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Dialogue mechanism ensures stability of China-US ties


Updated: 2015-06-25 16:16:49


WASHINGTON -- The convening of the China-US high-level talks as scheduled despite recent turbulence in bilateral ties has sent out a reassuring message to those worried passengers on the China-US plane: their safety belts are securely fastened.

The depth and scope of China-US relations were especially obvious in the past two days, which witnessed intensified interaction and candid negotiations between senior Chinese and US officials at the seventh Strategic and Economic Dialogue (S &ED) and the sixth High-Level Consultation on People-to-People Exchange (CPE).

Three high-level Chinese officials appeared on the same stage with US Vice President Joe Biden, Secretary of State John Kerry and Treasury Secretary Jacob Lew on Tuesday to open this year's S &ED and CPE, in a public gesture to dispel the suspicion that the two sides were heading into confrontation after trading barbs recently over the South China Sea dispute and cyber security.

However, the two-day talks could not solve all outstanding issues. The most tangible outcome might be that the talks helped lower tensions and created a positive atmosphere for the planned first formal state visit to the United States by Chinese President Xi Jinping. US President Barack Obama said Wednesday he looked forward to welcoming him to the White House in September.

Xi's September visit is expected to add efforts to avoid the zero-sum game of major country rivalry.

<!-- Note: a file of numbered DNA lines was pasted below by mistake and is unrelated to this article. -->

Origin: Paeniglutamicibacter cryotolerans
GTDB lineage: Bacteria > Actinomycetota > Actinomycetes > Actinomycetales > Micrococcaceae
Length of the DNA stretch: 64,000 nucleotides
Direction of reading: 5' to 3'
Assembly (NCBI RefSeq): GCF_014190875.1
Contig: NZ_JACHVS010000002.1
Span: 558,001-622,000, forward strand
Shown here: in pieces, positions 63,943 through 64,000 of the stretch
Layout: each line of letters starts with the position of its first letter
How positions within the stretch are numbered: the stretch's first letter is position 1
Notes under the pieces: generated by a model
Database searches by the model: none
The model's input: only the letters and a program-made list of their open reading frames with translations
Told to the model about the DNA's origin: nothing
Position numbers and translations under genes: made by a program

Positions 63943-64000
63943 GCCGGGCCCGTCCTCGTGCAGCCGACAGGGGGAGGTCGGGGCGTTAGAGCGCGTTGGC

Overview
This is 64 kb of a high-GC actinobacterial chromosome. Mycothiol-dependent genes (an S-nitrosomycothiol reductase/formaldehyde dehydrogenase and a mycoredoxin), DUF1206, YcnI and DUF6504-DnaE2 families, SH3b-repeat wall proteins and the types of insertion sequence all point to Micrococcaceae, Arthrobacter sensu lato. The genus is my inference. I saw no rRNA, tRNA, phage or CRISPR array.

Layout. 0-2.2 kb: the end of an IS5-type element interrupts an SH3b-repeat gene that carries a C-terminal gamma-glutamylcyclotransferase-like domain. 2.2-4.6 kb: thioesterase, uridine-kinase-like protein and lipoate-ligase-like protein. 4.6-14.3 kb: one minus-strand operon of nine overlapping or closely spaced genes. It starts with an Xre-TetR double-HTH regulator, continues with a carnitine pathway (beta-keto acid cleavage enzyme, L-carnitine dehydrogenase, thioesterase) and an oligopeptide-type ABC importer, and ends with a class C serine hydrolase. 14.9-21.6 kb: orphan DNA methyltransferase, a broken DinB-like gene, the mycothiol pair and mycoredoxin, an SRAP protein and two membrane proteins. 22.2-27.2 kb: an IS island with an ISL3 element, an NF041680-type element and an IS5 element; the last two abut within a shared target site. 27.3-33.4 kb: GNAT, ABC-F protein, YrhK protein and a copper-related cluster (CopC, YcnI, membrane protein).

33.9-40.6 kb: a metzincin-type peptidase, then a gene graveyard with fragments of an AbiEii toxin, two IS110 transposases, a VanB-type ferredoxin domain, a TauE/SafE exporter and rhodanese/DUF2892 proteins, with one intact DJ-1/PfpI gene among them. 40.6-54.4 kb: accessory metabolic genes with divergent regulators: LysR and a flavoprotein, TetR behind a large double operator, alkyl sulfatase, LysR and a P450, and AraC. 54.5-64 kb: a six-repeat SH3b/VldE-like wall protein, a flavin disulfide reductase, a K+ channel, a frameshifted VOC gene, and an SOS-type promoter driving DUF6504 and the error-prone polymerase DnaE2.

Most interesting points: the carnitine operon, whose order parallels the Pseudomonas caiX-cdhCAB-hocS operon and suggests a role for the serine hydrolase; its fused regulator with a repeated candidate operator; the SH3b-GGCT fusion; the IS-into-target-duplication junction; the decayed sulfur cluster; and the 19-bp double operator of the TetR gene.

In addition, the latest new round of talks has once again testified to the effectiveness of the China-US dialogue mechanism in ensuring that bilateral ties stay on track even during setbacks.

The talks were held at a time when China-US ties were strained over China's legal land reclamation on its islands and reefs in the South China Sea, and the unfounded US accusations of China's hacking into its computer systems. Washington even dispatched reconnaissance planes to the region in a dangerous move to challenge China's legal rights.

The chain of events led to pessimistic predictions by some that the China-US relationship has reached a tipping point and was heading towards confrontation. Some US politicians and experts even prodded Washington to "punish" China so as to rein in what they called its ambitions for regional hegemony.

However, despite the headwinds from Washington, the general picture in China-US ties largely remains unchanged: common interests outweigh differences while instances of cooperation outnumber disputes.

Nowadays, with an annual bilateral trade value of 550 billion US dollars, China-US economic ties have never been more interdependent. The exchanges between the two peoples have never been more frequent, with more than 10,000 Chinese and Americans traveling across the Pacific every day.

Simply speaking, the two big countries just cannot afford to head into confrontation due to their increasing convergence of interests. US investment tycoon George Soros warned Washington in a recent article that "the US has little to gain and much to lose by treating its relationship with China as a zero-sum game," while calling for building a strategic, mutually beneficial partnership with China.

Indeed, if the two sides can look far beyond the current disputes and manage them constructively, continue to hold dialogues and cooperate on major issues of mutual concern, then the China-US relationship will surely maintain a momentum of steady and healthy development.